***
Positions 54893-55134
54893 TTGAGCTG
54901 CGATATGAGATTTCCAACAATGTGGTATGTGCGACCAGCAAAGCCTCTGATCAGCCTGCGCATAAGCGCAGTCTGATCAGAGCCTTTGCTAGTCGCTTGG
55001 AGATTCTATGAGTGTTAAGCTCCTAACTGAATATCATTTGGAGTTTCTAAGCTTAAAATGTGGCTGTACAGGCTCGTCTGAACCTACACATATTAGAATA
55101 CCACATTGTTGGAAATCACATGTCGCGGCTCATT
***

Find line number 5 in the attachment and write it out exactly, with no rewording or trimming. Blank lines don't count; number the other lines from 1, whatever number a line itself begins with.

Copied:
55101 CCACATTGTTGGAAATCACATGTCGCGGCTCATT